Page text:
Q9. Your new business, Travelata, is based out of Moscow. Tell us more about how you started the venture and some of the challenges and opportunities you see in the market for online travel. 

Travelata is an online travel agency focusing on package tours. We started this business since we saw a huge market opportunity in online travel in Russia, especially in the package tours segment. The travel market in Russia is estimated at about 50B USD, while the online part is growing 30-40% every year . On top of that, the market is segmented with no clear market leader. The Expedias and Pricelines of the world have a very limited presence here. (One exception is, which is a leader in the hotel booking segment).

Since the market is so attractive, it is extremely competitive, with tens of companies fighting over it.

Also a travel business is low margin and requires solid and efficient opertaions. Having a nice-looking website is not enough.

Q10.According to the International Monetary Fund, Russia, with $2,512 billion of GDP, is ranked as the 6th-largest global economy. While many MBA students talk about working in emerging markets such as China and Brazil, it seems that Russia feels more complex and challenging for foreigners. What is your opinion about the topic, and what advice would you give to an MBA student  seeking to work in the region after his/her program?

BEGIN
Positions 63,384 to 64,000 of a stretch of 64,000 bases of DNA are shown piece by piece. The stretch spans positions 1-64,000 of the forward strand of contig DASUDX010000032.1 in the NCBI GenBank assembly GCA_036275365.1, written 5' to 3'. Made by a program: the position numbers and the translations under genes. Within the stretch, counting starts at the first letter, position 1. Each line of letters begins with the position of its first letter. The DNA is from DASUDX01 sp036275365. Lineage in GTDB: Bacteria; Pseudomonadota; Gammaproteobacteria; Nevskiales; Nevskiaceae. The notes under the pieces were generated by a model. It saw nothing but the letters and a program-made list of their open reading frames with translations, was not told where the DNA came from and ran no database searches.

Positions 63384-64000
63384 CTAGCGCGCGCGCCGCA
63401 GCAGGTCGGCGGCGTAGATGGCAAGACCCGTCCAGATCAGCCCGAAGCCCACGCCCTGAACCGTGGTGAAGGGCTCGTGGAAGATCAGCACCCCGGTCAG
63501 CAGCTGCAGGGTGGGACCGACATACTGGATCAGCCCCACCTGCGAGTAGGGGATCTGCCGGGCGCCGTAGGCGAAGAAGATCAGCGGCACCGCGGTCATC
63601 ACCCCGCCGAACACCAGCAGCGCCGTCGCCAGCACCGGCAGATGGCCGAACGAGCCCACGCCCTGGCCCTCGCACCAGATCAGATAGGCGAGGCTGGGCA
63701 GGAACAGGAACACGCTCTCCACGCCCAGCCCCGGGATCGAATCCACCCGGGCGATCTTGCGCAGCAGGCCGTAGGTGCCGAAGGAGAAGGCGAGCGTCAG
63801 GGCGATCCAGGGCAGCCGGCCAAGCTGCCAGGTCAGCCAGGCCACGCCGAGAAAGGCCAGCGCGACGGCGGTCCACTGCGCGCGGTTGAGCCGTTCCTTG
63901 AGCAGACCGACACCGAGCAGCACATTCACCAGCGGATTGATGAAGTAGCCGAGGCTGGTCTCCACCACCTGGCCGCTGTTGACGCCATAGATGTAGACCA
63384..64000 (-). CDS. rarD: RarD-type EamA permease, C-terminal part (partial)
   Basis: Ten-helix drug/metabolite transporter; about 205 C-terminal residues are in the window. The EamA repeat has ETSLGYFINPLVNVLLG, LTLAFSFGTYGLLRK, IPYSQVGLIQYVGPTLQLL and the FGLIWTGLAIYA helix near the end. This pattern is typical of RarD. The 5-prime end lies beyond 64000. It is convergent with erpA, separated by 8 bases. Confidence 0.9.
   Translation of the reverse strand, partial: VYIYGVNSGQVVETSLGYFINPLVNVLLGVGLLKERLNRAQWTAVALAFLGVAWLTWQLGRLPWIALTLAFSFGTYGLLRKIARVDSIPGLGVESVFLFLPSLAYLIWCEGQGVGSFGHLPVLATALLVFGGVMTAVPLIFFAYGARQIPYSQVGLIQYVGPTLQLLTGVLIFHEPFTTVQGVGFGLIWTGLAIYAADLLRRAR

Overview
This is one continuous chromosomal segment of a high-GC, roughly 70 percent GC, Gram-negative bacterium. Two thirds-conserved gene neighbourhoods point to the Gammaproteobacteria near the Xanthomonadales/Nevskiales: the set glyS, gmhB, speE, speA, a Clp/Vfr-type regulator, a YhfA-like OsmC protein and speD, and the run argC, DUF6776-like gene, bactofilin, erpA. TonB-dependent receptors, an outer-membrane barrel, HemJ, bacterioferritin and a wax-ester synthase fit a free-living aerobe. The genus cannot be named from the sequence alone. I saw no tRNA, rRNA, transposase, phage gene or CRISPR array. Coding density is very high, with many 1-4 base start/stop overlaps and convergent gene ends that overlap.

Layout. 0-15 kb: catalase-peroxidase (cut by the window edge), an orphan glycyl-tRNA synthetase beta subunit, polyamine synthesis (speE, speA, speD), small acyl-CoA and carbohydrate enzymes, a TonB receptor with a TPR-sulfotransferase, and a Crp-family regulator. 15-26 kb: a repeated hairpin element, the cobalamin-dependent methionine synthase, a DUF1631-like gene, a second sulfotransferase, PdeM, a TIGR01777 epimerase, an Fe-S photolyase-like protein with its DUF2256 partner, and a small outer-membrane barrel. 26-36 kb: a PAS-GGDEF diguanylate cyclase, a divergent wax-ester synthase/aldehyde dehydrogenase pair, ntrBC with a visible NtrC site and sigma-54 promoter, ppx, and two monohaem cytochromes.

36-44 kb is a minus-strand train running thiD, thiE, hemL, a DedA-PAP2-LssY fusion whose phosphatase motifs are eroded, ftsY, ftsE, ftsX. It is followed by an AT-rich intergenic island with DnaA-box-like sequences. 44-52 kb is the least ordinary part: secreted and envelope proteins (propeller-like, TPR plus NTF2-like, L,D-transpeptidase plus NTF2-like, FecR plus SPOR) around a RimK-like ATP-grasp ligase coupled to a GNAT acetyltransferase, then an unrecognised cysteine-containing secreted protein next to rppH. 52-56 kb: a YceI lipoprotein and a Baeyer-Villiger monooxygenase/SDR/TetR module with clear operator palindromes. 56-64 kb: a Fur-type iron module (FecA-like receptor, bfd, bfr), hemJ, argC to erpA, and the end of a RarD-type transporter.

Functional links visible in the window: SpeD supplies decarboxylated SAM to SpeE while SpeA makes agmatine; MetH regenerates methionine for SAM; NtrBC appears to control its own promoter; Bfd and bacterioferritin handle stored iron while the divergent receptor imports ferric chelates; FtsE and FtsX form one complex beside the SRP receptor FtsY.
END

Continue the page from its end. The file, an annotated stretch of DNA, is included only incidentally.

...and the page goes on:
I don’t think Russia is more complex than China or Brazil. Each country has its own unique characteristics that one needs to  understand to be successful. At the same time, if you work for a big international corporation those differences are not crucial.

The culture in McKinsey Moscow is almost identical to that of the German or New York offices. However, to pursue a career in Russia post-MBA, one needs to be fluent in Russian. There are many Western-educated people here already, so just having an MBA degree is not enough.

For someone who  is interested in being recruited for a job in Russia (and speaks Russian) but has no prior work experience there, I would recommend the following:

– Recruit at non-Russian companies. Limit your switch only to geography; switching both a country and a corporate culture might be too much for you. If you’re still interested, you will have a chance to switch to a Russian company after you’ve spent 2-3 years in Moscow. The transition will be much smoother.

– Reach out to Stern alumni living in Russia and ask their advice.

– Ask the Career Orientation Office at your MBA program to put you in touch with the recruiting teams of Moscow offices.


Considering a career in management consulting? thinking about the best MBA to help you get into McKinsey and other leading firms? I can help. Email yael@ or submit this form to schedule an initial consultation.